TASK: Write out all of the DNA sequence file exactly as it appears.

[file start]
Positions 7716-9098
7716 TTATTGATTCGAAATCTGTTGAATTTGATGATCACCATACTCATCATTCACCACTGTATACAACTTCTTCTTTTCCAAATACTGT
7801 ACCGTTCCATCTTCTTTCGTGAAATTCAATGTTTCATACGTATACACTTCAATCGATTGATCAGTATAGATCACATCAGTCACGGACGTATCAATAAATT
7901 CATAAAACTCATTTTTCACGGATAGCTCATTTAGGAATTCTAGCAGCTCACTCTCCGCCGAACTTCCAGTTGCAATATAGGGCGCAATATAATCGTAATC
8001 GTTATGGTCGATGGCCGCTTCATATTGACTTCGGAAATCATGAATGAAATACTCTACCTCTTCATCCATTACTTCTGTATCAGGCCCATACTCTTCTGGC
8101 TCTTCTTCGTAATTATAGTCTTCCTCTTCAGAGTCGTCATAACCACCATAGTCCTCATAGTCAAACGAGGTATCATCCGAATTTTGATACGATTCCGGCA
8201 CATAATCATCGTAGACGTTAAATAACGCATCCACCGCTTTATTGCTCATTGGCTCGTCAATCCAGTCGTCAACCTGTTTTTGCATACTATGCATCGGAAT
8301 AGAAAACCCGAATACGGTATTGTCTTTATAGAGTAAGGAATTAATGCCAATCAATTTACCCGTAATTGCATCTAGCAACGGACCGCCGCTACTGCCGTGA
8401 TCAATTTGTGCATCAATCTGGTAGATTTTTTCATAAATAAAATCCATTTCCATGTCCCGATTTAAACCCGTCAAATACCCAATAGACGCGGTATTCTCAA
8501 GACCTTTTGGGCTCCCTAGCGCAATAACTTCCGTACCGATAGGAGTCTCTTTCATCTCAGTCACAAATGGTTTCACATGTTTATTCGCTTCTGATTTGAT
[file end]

Positions 7716-9098
7716 TTATTGATTCGAAATCTGTTGAATTTGATGATCACCATACTCATCATTCACCACTGTATACAACTTCTTCTTTTCCAAATACTGT
7801 ACCGTTCCATCTTCTTTCGTGAAATTCAATGTTTCATACGTATACACTTCAATCGATTGATCAGTATAGATCACATCAGTCACGGACGTATCAATAAATT
7901 CATAAAACTCATTTTTCACGGATAGCTCATTTAGGAATTCTAGCAGCTCACTCTCCGCCGAACTTCCAGTTGCAATATAGGGCGCAATATAATCGTAATC
8001 GTTATGGTCGATGGCCGCTTCATATTGACTTCGGAAATCATGAATGAAATACTCTACCTCTTCATCCATTACTTCTGTATCAGGCCCATACTCTTCTGGC
8101 TCTTCTTCGTAATTATAGTCTTCCTCTTCAGAGTCGTCATAACCACCATAGTCCTCATAGTCAAACGAGGTATCATCCGAATTTTGATACGATTCCGGCA
8201 CATAATCATCGTAGACGTTAAATAACGCATCCACCGCTTTATTGCTCATTGGCTCGTCAATCCAGTCGTCAACCTGTTTTTGCATACTATGCATCGGAAT
8301 AGAAAACCCGAATACGGTATTGTCTTTATAGAGTAAGGAATTAATGCCAATCAATTTACCCGTAATTGCATCTAGCAACGGACCGCCGCTACTGCCGTGA
8401 TCAATTTGTGCATCAATCTGGTAGATTTTTTCATAAATAAAATCCATTTCCATGTCCCGATTTAAACCCGTCAAATACCCAATAGACGCGGTATTCTCAA
8501 GACCTTTTGGGCTCCCTAGCGCAATAACTTCCGTACCGATAGGAGTCTCTTTCATCTCAGTCACAAATGGTTTCACATGTTTATTCGCTTCTGATTTGAT